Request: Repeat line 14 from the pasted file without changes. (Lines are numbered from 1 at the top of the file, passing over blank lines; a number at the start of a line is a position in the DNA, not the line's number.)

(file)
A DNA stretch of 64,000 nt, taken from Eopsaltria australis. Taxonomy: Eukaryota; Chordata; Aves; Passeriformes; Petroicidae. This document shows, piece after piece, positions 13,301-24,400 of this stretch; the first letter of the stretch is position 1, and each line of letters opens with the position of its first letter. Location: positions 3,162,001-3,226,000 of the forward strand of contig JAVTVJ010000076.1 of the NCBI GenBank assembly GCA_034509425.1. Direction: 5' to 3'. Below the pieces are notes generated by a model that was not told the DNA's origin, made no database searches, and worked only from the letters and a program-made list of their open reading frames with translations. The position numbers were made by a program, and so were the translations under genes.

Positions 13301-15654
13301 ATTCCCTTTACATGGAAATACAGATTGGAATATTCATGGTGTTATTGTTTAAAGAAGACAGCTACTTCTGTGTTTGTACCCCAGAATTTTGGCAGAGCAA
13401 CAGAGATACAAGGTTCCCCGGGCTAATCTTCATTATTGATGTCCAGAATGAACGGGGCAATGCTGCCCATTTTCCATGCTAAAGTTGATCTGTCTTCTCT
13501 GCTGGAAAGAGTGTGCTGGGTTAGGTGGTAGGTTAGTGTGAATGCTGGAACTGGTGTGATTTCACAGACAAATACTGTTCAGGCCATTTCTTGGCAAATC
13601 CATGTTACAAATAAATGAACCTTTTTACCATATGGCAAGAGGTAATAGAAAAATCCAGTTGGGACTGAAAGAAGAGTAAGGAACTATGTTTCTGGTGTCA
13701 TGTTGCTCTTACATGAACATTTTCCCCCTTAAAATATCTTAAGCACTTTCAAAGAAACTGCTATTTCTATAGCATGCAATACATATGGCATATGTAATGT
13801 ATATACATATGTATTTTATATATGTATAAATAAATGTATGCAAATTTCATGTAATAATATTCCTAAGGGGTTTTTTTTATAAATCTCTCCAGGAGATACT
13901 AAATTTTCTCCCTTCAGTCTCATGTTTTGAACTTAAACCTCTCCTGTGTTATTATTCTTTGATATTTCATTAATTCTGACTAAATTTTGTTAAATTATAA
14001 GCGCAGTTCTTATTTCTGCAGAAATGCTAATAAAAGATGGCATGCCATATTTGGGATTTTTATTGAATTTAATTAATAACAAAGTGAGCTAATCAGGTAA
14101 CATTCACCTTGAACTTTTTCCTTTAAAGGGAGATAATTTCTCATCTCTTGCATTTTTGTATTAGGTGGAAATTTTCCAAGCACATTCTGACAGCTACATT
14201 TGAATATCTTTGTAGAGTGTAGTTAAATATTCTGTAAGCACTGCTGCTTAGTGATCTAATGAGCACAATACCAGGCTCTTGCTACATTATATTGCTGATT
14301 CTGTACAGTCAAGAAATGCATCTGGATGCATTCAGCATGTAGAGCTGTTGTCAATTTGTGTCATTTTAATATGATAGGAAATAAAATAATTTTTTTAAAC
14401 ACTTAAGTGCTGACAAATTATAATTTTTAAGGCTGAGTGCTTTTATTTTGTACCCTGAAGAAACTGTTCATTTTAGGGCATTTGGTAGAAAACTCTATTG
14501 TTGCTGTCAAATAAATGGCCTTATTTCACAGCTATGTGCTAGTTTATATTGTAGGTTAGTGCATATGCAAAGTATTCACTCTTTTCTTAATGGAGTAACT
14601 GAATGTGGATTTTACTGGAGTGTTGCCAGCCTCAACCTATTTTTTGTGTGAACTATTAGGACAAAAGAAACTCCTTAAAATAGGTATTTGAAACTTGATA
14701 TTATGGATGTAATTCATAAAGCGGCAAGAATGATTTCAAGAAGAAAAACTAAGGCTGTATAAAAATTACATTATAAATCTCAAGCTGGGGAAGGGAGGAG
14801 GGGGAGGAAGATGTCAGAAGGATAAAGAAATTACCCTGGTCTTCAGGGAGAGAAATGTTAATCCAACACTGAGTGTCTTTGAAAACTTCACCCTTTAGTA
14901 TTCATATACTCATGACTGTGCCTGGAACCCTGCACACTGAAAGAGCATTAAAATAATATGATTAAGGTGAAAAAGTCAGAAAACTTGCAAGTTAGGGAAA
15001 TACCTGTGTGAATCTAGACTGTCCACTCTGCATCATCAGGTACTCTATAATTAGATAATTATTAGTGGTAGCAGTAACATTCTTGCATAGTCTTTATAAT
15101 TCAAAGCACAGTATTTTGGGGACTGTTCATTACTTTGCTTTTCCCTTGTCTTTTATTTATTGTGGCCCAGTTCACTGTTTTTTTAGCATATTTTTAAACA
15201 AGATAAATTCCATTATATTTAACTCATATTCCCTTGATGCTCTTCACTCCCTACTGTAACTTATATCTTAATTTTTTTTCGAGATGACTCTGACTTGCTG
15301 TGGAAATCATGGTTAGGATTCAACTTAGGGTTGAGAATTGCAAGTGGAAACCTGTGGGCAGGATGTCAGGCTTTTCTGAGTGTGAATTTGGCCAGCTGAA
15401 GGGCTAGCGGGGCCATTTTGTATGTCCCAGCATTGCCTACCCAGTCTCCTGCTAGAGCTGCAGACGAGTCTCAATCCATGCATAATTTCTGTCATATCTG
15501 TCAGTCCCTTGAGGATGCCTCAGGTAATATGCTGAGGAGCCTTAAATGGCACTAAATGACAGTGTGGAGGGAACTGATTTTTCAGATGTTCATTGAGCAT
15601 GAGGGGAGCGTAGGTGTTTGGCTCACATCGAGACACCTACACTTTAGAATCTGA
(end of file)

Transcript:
14401 ACTTAAGTGCTGACAAATTATAATTTTTAAGGCTGAGTGCTTTTATTTTGTACCCTGAAGAAACTGTTCATTTTAGGGCATTTGGTAGAAAACTCTATTG